We could argue that one of the main reasons for rising food prices is out-of-control monetary easing by central banks around the world, namely our own Federal Reserve. While there are short term ups and downs in prices, for example the crash in commodity prices in 2008 and their subsequent meteoric rise to the present, the long-term trend since the establishment of The Fed has led to ever increasing prices.
The other critical reason for why food prices are rising boils down to supply and demand – and the consequences of not dealing with these issues could be much worse then the adverse effects of monetary intervention. With billions of people on the planet, and many in China and India now becoming part of a growing global ‘middle class,’ demand for commodities will no doubt continue to increase. We’ve already begun to see oil price rises as a result of the industrial demand from China, and food will experience a similar effect. We simply cannot and should not underestimate the strain that over six billion people put on food production, as evidenced by recent supply issues with corn:
The global agriculture supply situation has worsened and a failure to boost food production fast enough to meet demand may lead to shortages, said investor Jim Rogers, chairman of Rogers Holdings.“We’ve got to do something or we’re going to have no food at any price at times in the next few years,” Rogers said in a Bloomberg Television interview with Rishaad Salamat in Singapore. “I still own agriculture. If I found something to buy, I would buy it.”
Rogers joins former United Nations Secretary General Kofi Annan, the UN Food & Agriculture Organization and the World Bank, in highlighting the need to boost global food production and address issues pushing prices higher. Group of 20 farm ministers agreed last week to increase agriculture output, set up a crop database and limit export bans to tackle what French President Nicolas Sarkozy calls the “plague” of rising food prices.
Monthly food prices tracked by the FAO have surged nine times in the past 11 months…
Global stockpiles of corn, the most-consumed grain, are forecast to drop to 47 days of use, the fewest since 1974, data from the U.S. Department of Agriculture show. Inventories are declining as demand continues to outstrip production that’s forecast to rise to a fifth consecutive year of record.
Inventories of wheat, used in making pasta, noodles, bread and feed for hogs and poultry, will drop to a three-year low of 184.26 million metric tons before next year’s Northern Hemisphere harvest, as output misses demand for a second year, the USDA said.
Unless governments come together to successfully address the issue of food security, “hopes for wider international cooperation looked doomed,” Annan, who served as UN Secretary General from 1996 to 2007, said last week.
“We have serious problems in inventories” of farm products, Rogers said.
Source: Money News
It wouldn’t take much to make it difficult to acquire food at any price. A long enough drought, flooding, or crop failures resulting from disease could seriously hamper the globe’s food distribution networks. The entire planet has 47 days of corn on hand. There are, of course, other commodities available as well, but any sort of far-from-equilibrium event could make it difficult to not only produce, but also deliver those goods to consumers.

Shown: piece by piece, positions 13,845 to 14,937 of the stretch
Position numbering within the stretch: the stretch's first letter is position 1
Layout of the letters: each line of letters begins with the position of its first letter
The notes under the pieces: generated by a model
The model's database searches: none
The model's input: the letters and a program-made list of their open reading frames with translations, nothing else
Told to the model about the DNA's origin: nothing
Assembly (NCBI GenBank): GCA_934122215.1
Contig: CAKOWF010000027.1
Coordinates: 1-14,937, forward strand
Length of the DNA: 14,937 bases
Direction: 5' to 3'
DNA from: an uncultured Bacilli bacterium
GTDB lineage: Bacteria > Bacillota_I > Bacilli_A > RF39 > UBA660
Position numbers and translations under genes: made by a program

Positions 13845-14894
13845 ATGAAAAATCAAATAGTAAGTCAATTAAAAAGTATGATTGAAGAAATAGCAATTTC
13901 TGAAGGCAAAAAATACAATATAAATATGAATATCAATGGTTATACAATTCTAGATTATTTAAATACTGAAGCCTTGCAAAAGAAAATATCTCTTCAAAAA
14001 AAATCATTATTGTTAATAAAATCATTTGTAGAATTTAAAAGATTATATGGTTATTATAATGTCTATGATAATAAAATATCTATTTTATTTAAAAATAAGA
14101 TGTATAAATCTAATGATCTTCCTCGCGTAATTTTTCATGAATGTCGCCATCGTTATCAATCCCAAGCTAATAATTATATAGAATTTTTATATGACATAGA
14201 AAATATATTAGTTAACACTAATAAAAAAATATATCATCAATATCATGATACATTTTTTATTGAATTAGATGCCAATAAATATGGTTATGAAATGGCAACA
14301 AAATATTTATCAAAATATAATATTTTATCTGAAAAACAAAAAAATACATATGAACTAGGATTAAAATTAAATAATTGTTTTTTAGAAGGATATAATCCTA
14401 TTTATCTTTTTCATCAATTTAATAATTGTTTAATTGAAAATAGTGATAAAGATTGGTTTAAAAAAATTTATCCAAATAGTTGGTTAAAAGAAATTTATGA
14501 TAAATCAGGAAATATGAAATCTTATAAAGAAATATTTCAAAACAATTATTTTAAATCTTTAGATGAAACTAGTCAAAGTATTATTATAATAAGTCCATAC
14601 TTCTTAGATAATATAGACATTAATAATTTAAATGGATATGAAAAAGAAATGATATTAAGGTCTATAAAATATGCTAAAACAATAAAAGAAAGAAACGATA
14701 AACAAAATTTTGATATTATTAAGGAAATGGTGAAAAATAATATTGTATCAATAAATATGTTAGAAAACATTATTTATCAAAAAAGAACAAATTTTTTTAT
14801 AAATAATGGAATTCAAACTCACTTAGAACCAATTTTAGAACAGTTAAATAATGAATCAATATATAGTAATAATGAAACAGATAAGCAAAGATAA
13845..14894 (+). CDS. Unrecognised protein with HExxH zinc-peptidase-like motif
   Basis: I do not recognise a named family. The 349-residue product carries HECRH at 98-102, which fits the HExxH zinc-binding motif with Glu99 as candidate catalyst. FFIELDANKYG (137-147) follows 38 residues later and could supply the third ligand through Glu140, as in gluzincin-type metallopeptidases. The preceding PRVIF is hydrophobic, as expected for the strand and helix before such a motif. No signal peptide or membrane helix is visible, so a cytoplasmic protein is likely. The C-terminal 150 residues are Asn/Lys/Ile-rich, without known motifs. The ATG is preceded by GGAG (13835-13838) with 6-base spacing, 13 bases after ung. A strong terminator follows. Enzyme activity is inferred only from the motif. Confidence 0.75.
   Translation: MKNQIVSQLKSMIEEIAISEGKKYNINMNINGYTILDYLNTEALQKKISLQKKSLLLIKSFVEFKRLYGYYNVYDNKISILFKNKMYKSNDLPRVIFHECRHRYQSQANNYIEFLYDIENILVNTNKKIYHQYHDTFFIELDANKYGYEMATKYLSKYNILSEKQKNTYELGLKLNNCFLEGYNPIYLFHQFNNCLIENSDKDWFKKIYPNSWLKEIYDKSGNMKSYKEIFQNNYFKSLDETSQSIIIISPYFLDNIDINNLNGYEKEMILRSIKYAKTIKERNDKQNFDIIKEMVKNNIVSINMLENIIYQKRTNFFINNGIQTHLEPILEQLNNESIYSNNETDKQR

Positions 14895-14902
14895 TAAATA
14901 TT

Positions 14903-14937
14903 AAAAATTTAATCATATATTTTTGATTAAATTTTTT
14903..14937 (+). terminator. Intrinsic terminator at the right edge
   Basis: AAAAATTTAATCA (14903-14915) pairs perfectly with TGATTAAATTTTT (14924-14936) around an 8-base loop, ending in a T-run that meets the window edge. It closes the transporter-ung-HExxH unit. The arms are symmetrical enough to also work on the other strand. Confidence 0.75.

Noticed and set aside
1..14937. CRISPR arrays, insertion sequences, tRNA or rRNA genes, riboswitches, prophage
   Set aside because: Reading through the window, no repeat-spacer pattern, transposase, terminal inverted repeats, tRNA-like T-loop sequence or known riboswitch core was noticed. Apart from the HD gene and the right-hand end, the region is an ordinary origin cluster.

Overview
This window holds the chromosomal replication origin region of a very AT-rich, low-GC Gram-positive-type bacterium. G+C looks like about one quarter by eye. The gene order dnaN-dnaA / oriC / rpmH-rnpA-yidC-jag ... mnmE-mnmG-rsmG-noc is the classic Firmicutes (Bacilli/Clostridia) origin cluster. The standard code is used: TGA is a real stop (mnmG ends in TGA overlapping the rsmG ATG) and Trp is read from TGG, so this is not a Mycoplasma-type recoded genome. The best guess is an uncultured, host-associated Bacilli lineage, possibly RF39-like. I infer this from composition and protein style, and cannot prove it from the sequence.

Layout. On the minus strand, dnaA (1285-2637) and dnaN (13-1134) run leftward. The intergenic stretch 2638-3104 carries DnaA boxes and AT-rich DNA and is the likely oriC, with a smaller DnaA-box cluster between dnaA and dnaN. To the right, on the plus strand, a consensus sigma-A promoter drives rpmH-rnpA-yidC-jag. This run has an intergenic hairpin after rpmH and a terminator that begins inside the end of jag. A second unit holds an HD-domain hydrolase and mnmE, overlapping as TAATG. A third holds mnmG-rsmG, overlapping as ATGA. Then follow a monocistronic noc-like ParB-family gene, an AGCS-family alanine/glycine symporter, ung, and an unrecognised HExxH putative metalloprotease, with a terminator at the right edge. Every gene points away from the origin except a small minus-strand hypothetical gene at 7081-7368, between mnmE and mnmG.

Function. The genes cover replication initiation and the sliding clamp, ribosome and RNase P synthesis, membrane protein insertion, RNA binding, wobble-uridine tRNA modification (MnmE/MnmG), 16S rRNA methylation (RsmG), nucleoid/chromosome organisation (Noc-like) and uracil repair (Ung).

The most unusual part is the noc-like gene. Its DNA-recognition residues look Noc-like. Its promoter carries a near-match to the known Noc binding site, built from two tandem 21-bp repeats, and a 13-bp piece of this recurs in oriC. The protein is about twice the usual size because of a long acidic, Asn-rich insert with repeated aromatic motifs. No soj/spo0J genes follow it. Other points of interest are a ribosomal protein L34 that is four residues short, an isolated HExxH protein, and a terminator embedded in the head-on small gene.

For years we’ve enjoyed the ability to head down to our local grocery stores at any hour of the day and stock up on whatever foods meet our fancy. But what if, from one day to the next, that came to an abrupt stop? A perfect storm of hyperinflationary price rises, production problems and international payment settlement issues (in the event of a currency meltdown, for example) could mean that you and your family won’t have access to staple foods.
It’s a scary proposition for those who have not taken the time to put some reserve food aside.
In January of 2010 we advised our readers to Buy Commodities at Today’s Lower Prices, Consume at Tomorrow’s Higher Prices. Financially, this has been an effective strategy and has paid off well for those who began acquiring and properly storing long term food supplies 18 months ago.
More important than the financial benefits of such a strategy, however, are the emotional and physical health aspects. Emotionally, it feels good to know that you have more than the 47 days of reserves available to you then the rest of the world. The stress of even considering the possibility that you may not be able to put food in your kids’ mouths is one that leads to significant anxiety, frustration, anger or worse. Thus, for those who have realized the dangers of depending on just-in-time food delivery systems to feed their families and have taken steps to ensure food will be available even if production and delivery systems collapse, the emotional benefits far outweigh any financial savings you may have gained by buying food before prices went parabolic.
Stocking up on long-term dry goods, such as these 11 emergency foods that can last a lifetime, is as good a strategy today as it was in early 2010. Prices will, in the long-term, continue to rise for a number of reasons, one of which is the real possibility that demand for food globally will not satisfy the production capabilities of our farming and ranching infrastructures.
The most alarming aspect of all this is that 99% of our population has no idea how fragile our food production systems are, nor do they care to know. While the 47 days of corn reserves mentioned above should be of concern, what’s even more troubling is that the average American family has enough food in the pantry for about three to four days of consumption. It’s a recipe for disaster if you ask us.
Hat tip Survival Blog